8249 West 95th Street, Overland Park, KS 66212

How Many htaccess Redirects Are Too Many?

I hear it pretty often, “Don’t add too many redirects to htaccess or you’ll slow down a site!” Whenever I hear that I say to myself “Good point – but how many are too many?!” I’ve never encountered anyone with a good answer to that question, and I know it can depend on your server too, but I wanted to really test this out and see if there would be a predictable reduction in performance, or if there was a point at which performance just went in the toilet.

The htaccess file is accessed every time every resource is loaded. Every time a URL is loaded, the htaccess file is queried to see if the URL is on the list. The htaccess file does not load into memory, but is read sequentially. The server looks down the list for something that applies to the URL. If something does apply and it has a “last” tag on it (meaning read no further) this is where the server stops reading the file and follows that rule. If there is no last tag, the server continues down the list to see if anything else applies.

I’ve always heard 1:1 redirects are detrimental to site speed. A 1:1 redirect is when you write an htaccess rule that says “Redirect 301 /1stURL/ /2ndURL/”. Since each line is a single redirect, you can end up with a long list in htaccess, which must be parsed.

Top tip for using 1:1 redirects: place them last in the file because if the redirect is handled by a regex statement with a last tag, the 1:1 rules won’t be parsed. Problems are easier to diagnose that way.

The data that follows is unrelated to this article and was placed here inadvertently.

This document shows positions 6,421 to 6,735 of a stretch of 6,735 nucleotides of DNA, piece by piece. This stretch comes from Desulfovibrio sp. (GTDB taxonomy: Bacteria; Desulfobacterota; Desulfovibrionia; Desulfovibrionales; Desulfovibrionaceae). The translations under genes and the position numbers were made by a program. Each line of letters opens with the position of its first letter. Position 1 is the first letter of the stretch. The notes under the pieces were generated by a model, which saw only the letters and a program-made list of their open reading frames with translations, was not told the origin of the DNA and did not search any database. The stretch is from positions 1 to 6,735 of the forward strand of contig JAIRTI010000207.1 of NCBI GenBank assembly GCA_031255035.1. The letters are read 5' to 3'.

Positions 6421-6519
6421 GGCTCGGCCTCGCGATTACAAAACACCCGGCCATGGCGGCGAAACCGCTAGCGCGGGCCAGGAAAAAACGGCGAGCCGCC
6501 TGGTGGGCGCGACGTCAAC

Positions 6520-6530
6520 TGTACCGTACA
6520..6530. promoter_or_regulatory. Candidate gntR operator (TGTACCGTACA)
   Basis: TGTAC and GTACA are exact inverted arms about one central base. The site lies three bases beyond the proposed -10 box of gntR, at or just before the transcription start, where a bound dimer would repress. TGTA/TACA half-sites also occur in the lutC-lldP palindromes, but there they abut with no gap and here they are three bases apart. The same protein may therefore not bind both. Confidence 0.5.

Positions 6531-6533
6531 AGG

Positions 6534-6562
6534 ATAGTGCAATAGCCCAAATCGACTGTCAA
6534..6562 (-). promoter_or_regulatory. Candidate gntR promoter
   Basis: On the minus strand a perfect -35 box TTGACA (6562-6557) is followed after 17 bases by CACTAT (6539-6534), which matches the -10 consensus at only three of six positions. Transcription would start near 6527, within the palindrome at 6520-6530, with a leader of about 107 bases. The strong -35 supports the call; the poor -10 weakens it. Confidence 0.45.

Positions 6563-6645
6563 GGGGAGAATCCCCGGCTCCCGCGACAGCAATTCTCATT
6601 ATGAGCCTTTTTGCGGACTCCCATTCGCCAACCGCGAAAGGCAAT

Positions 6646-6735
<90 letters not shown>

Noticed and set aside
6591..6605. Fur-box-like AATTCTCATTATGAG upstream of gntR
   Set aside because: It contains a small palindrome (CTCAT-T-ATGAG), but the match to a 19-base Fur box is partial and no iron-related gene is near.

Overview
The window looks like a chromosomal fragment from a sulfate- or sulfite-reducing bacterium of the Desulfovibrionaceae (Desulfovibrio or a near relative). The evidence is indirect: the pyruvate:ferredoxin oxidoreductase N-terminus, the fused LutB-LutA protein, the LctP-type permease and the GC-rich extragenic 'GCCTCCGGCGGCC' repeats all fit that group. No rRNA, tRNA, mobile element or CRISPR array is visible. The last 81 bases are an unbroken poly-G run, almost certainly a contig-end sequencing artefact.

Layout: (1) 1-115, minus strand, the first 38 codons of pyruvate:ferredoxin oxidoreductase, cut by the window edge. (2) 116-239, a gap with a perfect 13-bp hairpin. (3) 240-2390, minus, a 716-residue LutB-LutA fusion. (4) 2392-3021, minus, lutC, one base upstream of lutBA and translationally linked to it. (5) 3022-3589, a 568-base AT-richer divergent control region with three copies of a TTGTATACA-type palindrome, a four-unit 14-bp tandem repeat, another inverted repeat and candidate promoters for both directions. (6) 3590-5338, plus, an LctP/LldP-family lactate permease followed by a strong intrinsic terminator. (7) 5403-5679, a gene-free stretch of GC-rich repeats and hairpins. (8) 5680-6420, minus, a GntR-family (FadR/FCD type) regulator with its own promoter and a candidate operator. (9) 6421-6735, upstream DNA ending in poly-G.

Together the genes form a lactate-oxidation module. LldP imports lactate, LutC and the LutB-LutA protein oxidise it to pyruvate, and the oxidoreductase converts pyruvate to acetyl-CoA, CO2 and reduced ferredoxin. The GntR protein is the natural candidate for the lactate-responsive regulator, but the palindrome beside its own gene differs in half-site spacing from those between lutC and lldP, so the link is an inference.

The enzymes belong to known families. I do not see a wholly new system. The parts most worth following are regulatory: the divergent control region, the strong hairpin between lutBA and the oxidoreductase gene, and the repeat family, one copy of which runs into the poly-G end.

Since I don’t like to repeat things without testing them, I decided to see if I could bring my site to its knees by adding lots and lots of redirects. I added them by the thousands and tested the site’s speed. The thing that would be impacted by the addition of huge numbers of redirects is something called Time To First Byte, or TTFB. TTFB is the time it takes for a server to get it’s stuff together and send something to a client’s browser. This includes checking htaccess to see if there are any rules that apply to the URL the user requested. TTFB is a good indicator of the impact of a large htaccess file. There are other things that could be impacted, but for the sake of isolating data, we’ll rely on TTFB for this test.

Baseline TTFB with my existing htaccess file: 85.3ms – 115ms
Overall homepage load time with my existing htaccess file: 4.95s -5.4s

Additional htaccess RedirectsTTFB in millesecondsPercent Difference in TTFBPage Load Time in secondsPercent Difference in Load Time
1,000905.7%5.01.005%
2,0008505.01.005%
5,00011025.6%5.36.8%
8,00014149.5%5.24.9%
10,00011227.4%5.12.9%
12,00011832.5%5.12.9%
15,00013545.5%5.36.8%
20,00014350.8%5.24.9%
25,00018574.1%5.12.9%
30,00017167.2%5.12.9%
40,00018875.5%5.24.9%
50,00021486.3%5.48.7%
100,000368124.5%5.48.7%
200,000685155.8%5.815.8%

As you can see in the table above I started adding redirects in increments of 5,000 and then 10,000 because the impact on load times was negligible and I didn’t have all day to run speed tests. It seems that the impact on TTFB was fairly consistent all along with incremental increases. Total page load time wasn’t slowed as predictably. It wasn’t meaningfully impacted until we got to about 30,000 redirects. Overall load time didn’t vary from the baseline tests until 100,000 redirects were in the file. TTFB wasn’t outside the norm until more than 10,000 redirects were in the htaccess file.

How many htaccess redirects are too many? The impact on page load times from htaccess redirects.

The number of redirects it took to have a meaningful impact on the load time of my homepage was so ridiculous that it’s just not reasonable to say “Don’t use 1:1 redirects in an htaccess file because it’ll slow down the site.” I’ve shown here that until you get to an absurd amount of redirects that the impact is negligible. Optimizing a few images on the homepage that I’m too lazy to “getaroundto” would completely resolve the additional load time 100,000 redirects added.